(We use the term “structural” as a main determining factor; in our experience, we offer some ramps that look more worn than that photo above on the right, and they continue to serve our customers safely and efficiently.)

After our inspection of each ramp, we list them with one of five conditions:

RAMP CONDITION:

NEWLIKE NEWEXCELLENTVERY GOODGOOD
Direct from the factory or parked at one of our depots, this ramp is no more than six months old. It includes safety chains and a mobility device (if applicable). There are no blemishes other than limited oxidation from normal exposure. Hand-cranks or hydraulic systems are new and function as such.
The same as “New” but it left the factory more than six months ago (and/or has been parked inside and shows little aging). It includes safety chains and mobility device (if applicable). There are no blemishes other than limited oxidation from normal exposure. Hand-cranks or hydraulic systems are also like new and function as such.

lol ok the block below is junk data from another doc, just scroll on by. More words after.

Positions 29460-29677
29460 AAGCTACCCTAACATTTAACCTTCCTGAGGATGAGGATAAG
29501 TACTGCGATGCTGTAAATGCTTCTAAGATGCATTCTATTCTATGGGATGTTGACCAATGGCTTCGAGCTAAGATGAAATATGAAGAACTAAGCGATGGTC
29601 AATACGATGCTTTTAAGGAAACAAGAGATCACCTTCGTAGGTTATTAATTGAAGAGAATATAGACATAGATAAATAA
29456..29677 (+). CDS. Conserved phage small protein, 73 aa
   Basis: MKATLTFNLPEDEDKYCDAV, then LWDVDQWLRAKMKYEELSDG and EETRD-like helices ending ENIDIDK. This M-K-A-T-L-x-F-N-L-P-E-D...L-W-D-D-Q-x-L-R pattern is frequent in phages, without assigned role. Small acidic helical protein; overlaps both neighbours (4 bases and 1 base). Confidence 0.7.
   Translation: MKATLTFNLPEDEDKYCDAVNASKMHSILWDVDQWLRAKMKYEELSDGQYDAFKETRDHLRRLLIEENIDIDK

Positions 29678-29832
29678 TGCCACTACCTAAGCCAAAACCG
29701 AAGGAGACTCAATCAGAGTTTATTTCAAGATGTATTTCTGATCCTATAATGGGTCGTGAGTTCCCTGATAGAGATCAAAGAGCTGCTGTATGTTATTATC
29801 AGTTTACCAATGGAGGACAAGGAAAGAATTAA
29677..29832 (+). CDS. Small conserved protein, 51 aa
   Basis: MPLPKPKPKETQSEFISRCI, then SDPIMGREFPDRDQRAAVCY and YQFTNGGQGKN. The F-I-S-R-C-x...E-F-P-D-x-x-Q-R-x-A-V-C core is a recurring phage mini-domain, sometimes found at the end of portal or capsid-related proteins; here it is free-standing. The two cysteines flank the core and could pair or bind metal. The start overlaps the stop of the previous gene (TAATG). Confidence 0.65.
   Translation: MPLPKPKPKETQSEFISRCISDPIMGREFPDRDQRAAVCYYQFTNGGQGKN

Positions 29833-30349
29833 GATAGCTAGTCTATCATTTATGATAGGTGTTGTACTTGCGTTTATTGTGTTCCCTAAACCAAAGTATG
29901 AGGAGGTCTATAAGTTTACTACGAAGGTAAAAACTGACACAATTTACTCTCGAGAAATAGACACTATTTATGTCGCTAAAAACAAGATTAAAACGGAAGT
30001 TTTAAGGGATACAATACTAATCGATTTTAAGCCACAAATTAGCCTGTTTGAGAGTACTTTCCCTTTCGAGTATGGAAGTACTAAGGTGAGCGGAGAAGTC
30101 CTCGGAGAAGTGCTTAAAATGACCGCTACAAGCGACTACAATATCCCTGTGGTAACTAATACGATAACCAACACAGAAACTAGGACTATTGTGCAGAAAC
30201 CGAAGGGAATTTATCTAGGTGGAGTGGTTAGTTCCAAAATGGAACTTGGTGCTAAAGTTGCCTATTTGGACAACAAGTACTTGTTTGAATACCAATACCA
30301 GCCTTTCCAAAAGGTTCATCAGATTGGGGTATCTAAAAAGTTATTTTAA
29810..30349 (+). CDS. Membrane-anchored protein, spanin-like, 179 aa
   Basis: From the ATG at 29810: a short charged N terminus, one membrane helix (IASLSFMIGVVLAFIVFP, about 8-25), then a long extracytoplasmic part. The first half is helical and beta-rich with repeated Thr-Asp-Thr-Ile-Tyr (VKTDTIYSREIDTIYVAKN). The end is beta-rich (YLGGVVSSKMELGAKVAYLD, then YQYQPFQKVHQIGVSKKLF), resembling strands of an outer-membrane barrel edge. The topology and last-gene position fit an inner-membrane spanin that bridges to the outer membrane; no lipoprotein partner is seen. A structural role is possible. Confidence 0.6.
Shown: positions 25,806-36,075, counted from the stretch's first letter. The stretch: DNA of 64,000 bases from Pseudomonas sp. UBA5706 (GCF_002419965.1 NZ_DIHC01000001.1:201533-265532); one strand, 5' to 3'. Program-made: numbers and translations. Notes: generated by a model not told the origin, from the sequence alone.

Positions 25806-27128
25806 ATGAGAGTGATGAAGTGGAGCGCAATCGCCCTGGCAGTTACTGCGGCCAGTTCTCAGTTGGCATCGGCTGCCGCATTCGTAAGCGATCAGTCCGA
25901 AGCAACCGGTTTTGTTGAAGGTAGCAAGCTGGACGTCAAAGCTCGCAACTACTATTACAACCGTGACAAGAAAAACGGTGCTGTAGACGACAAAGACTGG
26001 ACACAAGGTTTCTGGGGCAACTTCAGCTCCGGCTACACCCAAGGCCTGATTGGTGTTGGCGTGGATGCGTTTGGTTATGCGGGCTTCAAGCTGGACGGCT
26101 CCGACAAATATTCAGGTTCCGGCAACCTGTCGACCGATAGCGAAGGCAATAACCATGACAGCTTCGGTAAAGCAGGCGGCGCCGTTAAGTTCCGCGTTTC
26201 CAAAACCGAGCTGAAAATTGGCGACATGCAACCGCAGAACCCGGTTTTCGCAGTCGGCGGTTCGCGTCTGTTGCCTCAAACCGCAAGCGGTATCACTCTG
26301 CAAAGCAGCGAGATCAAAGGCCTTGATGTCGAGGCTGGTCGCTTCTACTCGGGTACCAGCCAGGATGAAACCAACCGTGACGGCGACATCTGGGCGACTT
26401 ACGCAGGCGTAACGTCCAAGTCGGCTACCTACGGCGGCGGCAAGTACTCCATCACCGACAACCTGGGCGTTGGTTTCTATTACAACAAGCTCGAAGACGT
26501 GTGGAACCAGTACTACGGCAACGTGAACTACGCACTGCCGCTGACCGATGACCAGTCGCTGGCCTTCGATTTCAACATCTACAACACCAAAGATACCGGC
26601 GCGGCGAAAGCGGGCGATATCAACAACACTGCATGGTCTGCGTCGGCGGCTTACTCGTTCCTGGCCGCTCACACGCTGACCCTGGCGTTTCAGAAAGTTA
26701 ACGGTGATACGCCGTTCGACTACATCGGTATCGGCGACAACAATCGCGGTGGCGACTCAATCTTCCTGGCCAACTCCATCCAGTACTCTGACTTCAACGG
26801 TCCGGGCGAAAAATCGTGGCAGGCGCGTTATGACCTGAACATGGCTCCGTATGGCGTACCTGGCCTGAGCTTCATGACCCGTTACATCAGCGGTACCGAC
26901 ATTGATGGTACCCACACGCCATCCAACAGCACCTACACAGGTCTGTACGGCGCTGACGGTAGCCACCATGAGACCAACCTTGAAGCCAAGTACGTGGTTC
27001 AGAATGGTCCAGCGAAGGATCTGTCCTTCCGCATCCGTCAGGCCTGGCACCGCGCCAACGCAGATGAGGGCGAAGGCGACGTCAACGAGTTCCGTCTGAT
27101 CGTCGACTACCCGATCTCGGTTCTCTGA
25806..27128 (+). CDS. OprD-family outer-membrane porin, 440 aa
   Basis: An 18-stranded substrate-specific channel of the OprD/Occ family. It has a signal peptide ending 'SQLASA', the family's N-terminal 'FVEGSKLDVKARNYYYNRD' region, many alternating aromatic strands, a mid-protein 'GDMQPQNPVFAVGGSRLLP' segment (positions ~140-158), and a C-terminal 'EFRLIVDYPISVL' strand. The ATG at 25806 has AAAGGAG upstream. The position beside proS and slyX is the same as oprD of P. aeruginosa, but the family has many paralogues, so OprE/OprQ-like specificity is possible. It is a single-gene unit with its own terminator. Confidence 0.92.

The same as “Like New” but this ramp has been parked outside and has normal oxidation. In every other way it’s terrific.
The same as “Excellent” but this ramp is probably 4-15 years old. It shows reasonable wear and tear. Hand cranks or hydraulic pumps may require general maintenance but no major repairs. Its mobility device (if applicable) and safety chains are included.
The same as “Very Good” but this ramp shows its age and use like a grizzled warrior. Buyer may need to purchase or fabricate a missing mobility device or set of safety chains. General maintenance to hydraulics would be highly recommended (really, for any used ramp to establish a maintenance baseline before using). Some repairs may be in order: dried out gaskets or hoses, a bent section of deck or apron, a few spot welds. Though a little long in the tooth and not the prettiest, it is structurally sound and will provide a reasonable number of additional years of service.